In Blast Radius, Obi-Wan recalls his most recent mission, which he undertook without his apprentice. He meets up with four other Jedi Masters -legends- in order to secure the antidote to the poison used on the Gungan moon in the previous story.

Each of the Jedi dies in their own turn, not necessarily doing what they do best. One is called Fire-Eater, and she tames the fire of an explosion in the building they infiltrate. The others can go on, but this fire was too intense for her to tame completely, and it takes her life. Two others die needlessly at the hands of Ventress and Durge, almost at the same time. The cute elf-like Jedi nearly claims Ventress' life, rendering her unconscious, so that Obi-Wan could secure the antidote. Yet as powerful as she was, Durge overcame her, and Ventress regained consciousness to finish her off, stabbing her through the back. Durge nearly kills Obi-Wan, but apparently, they have orders not to kill him. That's interesting; I hope we hear about that again, and its not just a way for the authors to get Obi-Wan out of a nearly impossible situation. The elf-Jedi gives Obi-Wan the rest of her Force-energy, which allows him to get back to his ship after the enemy leaves.

Although I liked the use of colors, or shades for a given page, the artwork was not really to my liking. It was not bad at all, but didn't show details that I like to see. The characters, especially Obi-Wan, looked horrible. I think this was intentional, after all he's been through.

Catspaw, the story about Shaak Ti, delves into a failed Jedi attack on the planet Brentaal IV, where Jedi and clone troopers are getting slaughtered. Shaak Ti led a small party to a former prison, and convinced some of the inmates to help them. One was sent to the prison by Ti because of killing her Padawan. They also find Quinlan Voss in solitary confinement.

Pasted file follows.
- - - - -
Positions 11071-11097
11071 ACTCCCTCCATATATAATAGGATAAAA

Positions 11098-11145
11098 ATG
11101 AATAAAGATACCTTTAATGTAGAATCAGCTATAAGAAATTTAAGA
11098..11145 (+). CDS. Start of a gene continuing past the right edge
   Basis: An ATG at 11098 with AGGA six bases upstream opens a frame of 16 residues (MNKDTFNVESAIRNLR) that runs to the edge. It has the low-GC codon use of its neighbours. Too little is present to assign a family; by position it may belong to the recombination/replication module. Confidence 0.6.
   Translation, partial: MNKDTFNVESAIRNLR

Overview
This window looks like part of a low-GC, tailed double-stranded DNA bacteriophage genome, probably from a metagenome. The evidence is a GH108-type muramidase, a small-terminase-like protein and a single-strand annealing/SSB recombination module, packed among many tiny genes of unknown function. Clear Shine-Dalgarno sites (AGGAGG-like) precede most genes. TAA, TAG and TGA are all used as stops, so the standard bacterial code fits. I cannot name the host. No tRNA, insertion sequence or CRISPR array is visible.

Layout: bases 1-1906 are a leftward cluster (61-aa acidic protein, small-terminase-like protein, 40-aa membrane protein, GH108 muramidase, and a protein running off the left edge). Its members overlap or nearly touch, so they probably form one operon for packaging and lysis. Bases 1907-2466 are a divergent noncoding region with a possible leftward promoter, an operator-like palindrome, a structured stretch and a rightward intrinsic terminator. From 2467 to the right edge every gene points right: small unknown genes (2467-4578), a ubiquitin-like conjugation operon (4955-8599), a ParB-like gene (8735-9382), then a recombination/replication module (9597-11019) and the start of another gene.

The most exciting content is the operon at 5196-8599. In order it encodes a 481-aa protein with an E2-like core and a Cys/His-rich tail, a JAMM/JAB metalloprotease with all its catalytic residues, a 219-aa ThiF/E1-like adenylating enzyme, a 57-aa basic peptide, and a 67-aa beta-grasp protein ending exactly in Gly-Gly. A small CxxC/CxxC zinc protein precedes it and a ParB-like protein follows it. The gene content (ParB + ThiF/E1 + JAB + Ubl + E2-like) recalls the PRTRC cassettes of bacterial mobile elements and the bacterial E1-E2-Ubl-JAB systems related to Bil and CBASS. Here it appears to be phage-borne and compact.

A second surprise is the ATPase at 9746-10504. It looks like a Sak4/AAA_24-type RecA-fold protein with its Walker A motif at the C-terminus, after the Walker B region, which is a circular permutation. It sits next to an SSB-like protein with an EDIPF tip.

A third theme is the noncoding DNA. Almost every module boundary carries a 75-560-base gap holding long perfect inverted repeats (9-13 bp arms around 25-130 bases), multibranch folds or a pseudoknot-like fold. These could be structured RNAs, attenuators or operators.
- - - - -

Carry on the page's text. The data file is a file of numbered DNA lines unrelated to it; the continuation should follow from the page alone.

In order to destroy the resistance on this planet, Ti is determined to capture the leader. Of the three prisoners who join her, the Wookie is killed in the sewers trying to get into the tower. The other is redeemed by helping to disable the tower cannons. The one who had killed Ti's apprentice betrays her again, even after Ti saved her life. Firing on Ti, she tries to seduce the commander of the tower, but Shaak Ti manages to recover in time to kill him. The criminal kills herself, convinced that Ti would put her back in prison, or would kill her with her own hands. Finally, the clone trooper nearly fails at his job of bringing down the shield generators, but, left for dead, manages to complete his job, anyway.

This story continues with the mediocre Jedi series, which doesn't really add anything to the Jedi personalities, or ethics. Shaak Ti expresses concern at the end that people don't want the Jedi anymore, but they must continue the fight, anyway, perhaps at the cost of their souls. I can understand her despair.

Still, the story was fairly interesting. The artwork was the best of the three stories, with great shadows and colors, as well as backgrounds that managed to stay interesting instead of fading.

The three stories continue to be well-told, although I am hoping to have some interesting developments in the future. The characters didn't grow as much as we saw in the last set of stories, but that's okay, as long as it doesn't continue too long. For the moment, although the stories are interesting, they also continue the status-quo. Things are not moving forward in any way. I suppose we are building up to a great conflict between Obi-Wan, Anakin, and Ventress and Durge, so that's fine. I hope the payoff is worth it. For the moment, I am satisfied.